This year has presented plenty of challenges, for public transit and beyond. But honestly, we’ve been both surprised and inspired by how communities across the country have responded. This year could have been a wash for local communities unwilling to think big and ask votes to invest in their future — but that’s exactly what they did.
When the story is written about public transit at the ballot box in 2020, we will talk about 50 measures that pushed forward rather than taking the safe route. And so far, 32 of 34 measures have been met with success and 16 will be decided tomorrow.
The success of public transit at the ballot box this year has been a testament to innovation, thoughtfulness, and the collaboration of the plans themselves. The measures put forward improve access and frequency to bus and rail, fund anti-displacement initiatives, make sidewalks and bike lanes safer — they’re bold and reflect voters’ hopes for the future.
Voters are also persisting and turnout in 2020 should be historic. As of Monday afternoon, more than 96 million people have voted early, which is more than 70 percent of the 2016 total.
Based on research and data from past campaigns, we know that higher turnout in cities often translates to greater support for public transit at the ballot box. Indeed, based on CFTE’s conversations with many of the major campaigns, internal polling shows that our biggest measures are crossing into Election Day in a position to win.
This is a change election and cities are being bold.
People are tired of neglecting the core infrastructure that makes our communities go. “Now isn’t the time” is the same sad country song we’ve heard from critics for years. The pandemic is just another excuse critics are using to put off necessary improvements to our transportation systems. But voters aren’t buying it.
One of the most significant changes in 2020 has been around narrative. Public transit isn’t just about transit. It intersects with countless other issues and reflects our values as a community. It’s about greater equity, access to jobs and education, support for frontline workers and first responders, and investment in a sustainable, clean environment.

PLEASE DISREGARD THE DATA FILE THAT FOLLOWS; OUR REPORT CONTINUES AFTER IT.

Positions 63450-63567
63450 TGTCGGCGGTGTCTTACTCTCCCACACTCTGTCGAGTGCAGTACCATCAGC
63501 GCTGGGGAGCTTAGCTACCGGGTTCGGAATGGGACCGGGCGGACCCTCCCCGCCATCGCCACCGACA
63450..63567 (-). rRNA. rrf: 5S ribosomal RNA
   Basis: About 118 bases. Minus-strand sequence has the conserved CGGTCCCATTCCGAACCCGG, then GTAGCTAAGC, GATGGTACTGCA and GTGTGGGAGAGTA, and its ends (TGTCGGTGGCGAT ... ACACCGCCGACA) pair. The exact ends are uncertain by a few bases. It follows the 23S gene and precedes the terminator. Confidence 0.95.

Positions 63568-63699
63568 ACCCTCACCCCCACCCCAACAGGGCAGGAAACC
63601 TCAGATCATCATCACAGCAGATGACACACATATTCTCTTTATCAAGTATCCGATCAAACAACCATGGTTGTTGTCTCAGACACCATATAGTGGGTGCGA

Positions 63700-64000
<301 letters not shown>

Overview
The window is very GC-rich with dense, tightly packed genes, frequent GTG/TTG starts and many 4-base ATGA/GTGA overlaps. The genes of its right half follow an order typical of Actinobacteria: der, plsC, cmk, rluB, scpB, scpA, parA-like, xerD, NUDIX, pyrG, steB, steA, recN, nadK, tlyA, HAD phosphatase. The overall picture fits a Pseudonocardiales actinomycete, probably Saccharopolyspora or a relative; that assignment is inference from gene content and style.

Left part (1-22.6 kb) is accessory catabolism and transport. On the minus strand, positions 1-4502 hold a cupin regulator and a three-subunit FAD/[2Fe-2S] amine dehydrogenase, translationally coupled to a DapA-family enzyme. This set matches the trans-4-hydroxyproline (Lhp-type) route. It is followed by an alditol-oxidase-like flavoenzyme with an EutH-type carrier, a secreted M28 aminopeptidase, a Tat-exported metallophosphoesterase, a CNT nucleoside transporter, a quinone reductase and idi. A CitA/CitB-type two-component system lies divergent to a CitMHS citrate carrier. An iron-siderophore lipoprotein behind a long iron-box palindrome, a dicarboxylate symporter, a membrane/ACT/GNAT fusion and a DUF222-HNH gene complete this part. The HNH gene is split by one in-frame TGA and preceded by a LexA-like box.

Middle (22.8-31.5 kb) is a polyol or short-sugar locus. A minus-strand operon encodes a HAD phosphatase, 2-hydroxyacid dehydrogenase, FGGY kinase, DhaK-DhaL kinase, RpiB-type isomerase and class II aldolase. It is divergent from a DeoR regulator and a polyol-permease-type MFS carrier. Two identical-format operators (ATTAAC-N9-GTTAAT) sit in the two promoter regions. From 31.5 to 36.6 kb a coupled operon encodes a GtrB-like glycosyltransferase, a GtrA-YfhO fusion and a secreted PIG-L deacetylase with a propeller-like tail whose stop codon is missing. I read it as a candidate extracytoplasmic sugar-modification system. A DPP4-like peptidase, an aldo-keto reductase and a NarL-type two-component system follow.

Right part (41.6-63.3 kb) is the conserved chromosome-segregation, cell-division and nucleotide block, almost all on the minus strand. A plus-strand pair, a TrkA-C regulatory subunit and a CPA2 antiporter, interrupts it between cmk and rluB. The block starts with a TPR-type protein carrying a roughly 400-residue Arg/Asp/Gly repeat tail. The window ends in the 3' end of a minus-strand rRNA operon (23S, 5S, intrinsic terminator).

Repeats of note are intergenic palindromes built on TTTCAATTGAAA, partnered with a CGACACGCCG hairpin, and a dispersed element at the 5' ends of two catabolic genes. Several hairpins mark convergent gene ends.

On November 3, voters will consider 16 more measures that would provide innovative advances to local transportation. Below, we outline what those measures are and what advocates are doing to make sure they pass.
CFTE will continue to update you as we learn the results of these measures on election day and beyond. As always, if something is happening in your community, please do not hesitate to reach out at firstname.lastname@example.org.
APTA’s Center for Transportation Excellence
What’s happened in 2020 so far
Measures on the ballot
Wins for transit
What’s coming on November 3rd
Measures on the ballot
Annual funding at stake
Total funding at stake
Where communities are voting on public transit
What campaigns are talking about
Campaigns are speaking about transit’s importance in essential workers getting to work and helping our communities during the pandemic.
The role of transit, transit projects, and new jobs in recovering from the pandemic is a major focus of campaigns.
Climate change is increasingly important to voters, and campaigns are finding it impactful to discuss transit’s role in improving both local environments and global climate impact.
Campaigns are highlighting specific ways their plans will help underserved populations. Racial equity is particularly salient, but arguments about how transit serves youth, seniors, and disabled people are also popular.